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[im-uh-nuh ns] /ˈɪm ə nəns/
Also, imminency. the state or condition of being imminent or impending:
the imminence of war.
something that is imminent, especially an impending evil or danger.
Origin of imminence
From the Late Latin word imminentia, dating back to 1600-10. See imminent, -ence Unabridged
Based on the Random House Dictionary, © Random House, Inc. 2018.
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Examples from the Web for imminence
Contemporary Examples
Historical Examples
  • Dim indeed was the light, but his sight was keen, and quickened by the imminence of danger.

    The Tavern Knight Rafael Sabatini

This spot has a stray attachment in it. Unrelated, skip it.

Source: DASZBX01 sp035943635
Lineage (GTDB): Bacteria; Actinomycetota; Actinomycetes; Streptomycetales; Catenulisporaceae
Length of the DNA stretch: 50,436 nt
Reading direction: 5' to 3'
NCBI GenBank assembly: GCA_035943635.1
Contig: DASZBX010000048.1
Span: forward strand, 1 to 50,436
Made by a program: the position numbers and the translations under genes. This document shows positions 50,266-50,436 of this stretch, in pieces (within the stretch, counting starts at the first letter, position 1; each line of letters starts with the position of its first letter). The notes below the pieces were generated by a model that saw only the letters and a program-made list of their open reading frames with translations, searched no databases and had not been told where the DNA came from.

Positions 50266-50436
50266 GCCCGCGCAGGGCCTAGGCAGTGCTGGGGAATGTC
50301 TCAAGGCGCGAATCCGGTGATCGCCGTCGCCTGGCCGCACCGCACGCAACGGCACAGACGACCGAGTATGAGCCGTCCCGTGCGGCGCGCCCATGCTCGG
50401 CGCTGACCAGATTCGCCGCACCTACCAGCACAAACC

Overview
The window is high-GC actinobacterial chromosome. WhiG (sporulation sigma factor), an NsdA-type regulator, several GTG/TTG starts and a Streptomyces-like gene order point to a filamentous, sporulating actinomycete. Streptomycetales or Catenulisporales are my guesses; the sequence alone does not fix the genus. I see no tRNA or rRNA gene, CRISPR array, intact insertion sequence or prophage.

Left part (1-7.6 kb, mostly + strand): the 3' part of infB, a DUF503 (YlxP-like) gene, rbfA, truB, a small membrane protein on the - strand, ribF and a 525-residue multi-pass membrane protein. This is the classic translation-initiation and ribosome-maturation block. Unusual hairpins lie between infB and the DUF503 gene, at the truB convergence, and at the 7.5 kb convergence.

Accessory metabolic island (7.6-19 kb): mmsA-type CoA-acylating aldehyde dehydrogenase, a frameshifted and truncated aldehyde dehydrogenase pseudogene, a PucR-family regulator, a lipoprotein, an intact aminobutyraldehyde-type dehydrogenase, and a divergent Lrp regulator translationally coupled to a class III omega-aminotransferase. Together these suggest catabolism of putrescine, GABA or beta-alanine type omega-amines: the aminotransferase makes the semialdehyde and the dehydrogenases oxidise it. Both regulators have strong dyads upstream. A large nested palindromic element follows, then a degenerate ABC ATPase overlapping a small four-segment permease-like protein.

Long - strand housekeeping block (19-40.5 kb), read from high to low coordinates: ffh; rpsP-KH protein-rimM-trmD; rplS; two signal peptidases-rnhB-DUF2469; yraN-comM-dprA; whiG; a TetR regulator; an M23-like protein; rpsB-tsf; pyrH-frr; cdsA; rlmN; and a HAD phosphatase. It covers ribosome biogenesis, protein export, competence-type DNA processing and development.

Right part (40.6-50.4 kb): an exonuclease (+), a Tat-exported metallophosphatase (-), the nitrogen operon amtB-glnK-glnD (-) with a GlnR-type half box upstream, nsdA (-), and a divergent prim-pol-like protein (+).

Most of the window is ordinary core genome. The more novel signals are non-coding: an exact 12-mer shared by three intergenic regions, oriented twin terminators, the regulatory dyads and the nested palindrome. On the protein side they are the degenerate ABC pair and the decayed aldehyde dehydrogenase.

• "Not now," she cried, finding voice and word in the imminence of the peril.

    Sir Henry Morgan, Buccaneer Cyrus Townsend Brady
  • Yes,” said she, brightening at the imminence of victory, “and she says she thinks it will be just the thing.

    The Harbor of Doubt Frank Williams
  • His insides writhed with helplessness and the imminence of a crash.

    The Stars, My Brothers Edmond Hamilton
  • There was in the air an imminence of incident, acid and barbed.

    Nights in London

    Thomas Burke
  • At a glance the latter understood the extent and the imminence of their danger.

    Which? Ernest Daudet
  • There could be no doubt concerning the imminence of the danger.

    Heart of the Blue Ridge Waldron Baily
  • She felt the imminence of a disaster greater than that which had already occurred.

    When Dreams Come True Ritter Brown
  • She was aware of the imminence of her loss without deploring it.

    The Creators

    May Sinclair
Word Origin and History for imminence

c.1600, from Late Latin imminentia, from Latin imminentem (see imminent).

Online Etymology Dictionary, © 2010 Douglas Harper
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